Fans of J.D. Salinger have been able to read newly released short stories by the late, famously reclusive author, 50 years before they were supposed to be published. Last month, pirates began sharing copies of three short stories that were first published in an unauthorized collection more than a decade ago, and uploaded to the filesharing site What.cd on November 27.

While the leak may be good news for fans of literature, it could spell legal trouble for Princeton University, which confirmed the authenticity of the manuscripts. One of the stories, “The Ocean Full of Bowling Balls,” was apparently copied from the university’s rare books archives, where it had been available only to researchers.

University spokesman Martin Mbugua speculated the leak was copied longhand in the reading room, or that it had been photocopied more than 25 years ago, before Firestone Library prohibited photocopies of Salinger’s work in 1987. Salinger was famously protective of his work, and launched a lawsuit to prevent a biographer from quoting his unpublished material in the 1980s.

Nonetheless, in 1999, “An Ocean Full of Bowling Balls” was published, in London, along with two other short stories, in a book called “Three Stories,” of which only 25 copies were reportedly made, without permission from Salinger. Last month a copy of the book showed up on eBay, and soon after a .pdf file was uploaded to the Internet and is now widely available.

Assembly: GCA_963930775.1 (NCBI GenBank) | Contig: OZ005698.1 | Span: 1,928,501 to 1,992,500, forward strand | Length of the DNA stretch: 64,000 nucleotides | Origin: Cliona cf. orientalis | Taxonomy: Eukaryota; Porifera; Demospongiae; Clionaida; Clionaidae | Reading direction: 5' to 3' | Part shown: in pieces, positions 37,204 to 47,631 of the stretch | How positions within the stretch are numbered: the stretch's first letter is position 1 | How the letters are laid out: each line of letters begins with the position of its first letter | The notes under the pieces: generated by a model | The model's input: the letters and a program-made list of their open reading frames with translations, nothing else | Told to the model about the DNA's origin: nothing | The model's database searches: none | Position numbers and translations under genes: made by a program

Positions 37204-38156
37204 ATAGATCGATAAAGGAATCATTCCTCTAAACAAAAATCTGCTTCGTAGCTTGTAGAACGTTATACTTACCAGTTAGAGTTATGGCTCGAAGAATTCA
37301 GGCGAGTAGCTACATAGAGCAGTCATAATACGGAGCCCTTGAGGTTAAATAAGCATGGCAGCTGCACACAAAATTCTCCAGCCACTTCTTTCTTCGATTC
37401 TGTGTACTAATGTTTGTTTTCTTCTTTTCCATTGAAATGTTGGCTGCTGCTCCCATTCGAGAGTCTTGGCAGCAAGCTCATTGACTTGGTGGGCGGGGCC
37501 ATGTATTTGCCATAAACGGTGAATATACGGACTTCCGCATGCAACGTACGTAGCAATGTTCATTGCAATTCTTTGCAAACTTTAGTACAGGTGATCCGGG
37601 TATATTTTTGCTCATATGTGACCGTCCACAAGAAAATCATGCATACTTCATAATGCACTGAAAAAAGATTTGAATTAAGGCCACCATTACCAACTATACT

Salinger had donated the story to the university under the condition that it not be published until 50 years after his death. Since Salinger died in 2010, Princeton would not have released the book until 2060. A review of “Bowling Balls” in the Guardian noted that it had originally been accepted for publication in Harpers Bazaar in 1946, but that he decided not to publish it, for an unknown reason.

The story is of particular interest to Salinger fans because of its tie to the author’s most celebrated work, “The Catcher in the Rye,” and its protagonist, Holden Caulfield. “Bowling Balls” is about the death of Holden’s younger brother Kenneth, and is narrated by his older brother Vincent. The story contains a letter from Holden himself, written from “Camp Goodrest for slobs.”

The other two stories, “Birthday Boy” and “Paula,” were kept at the University of Texas.

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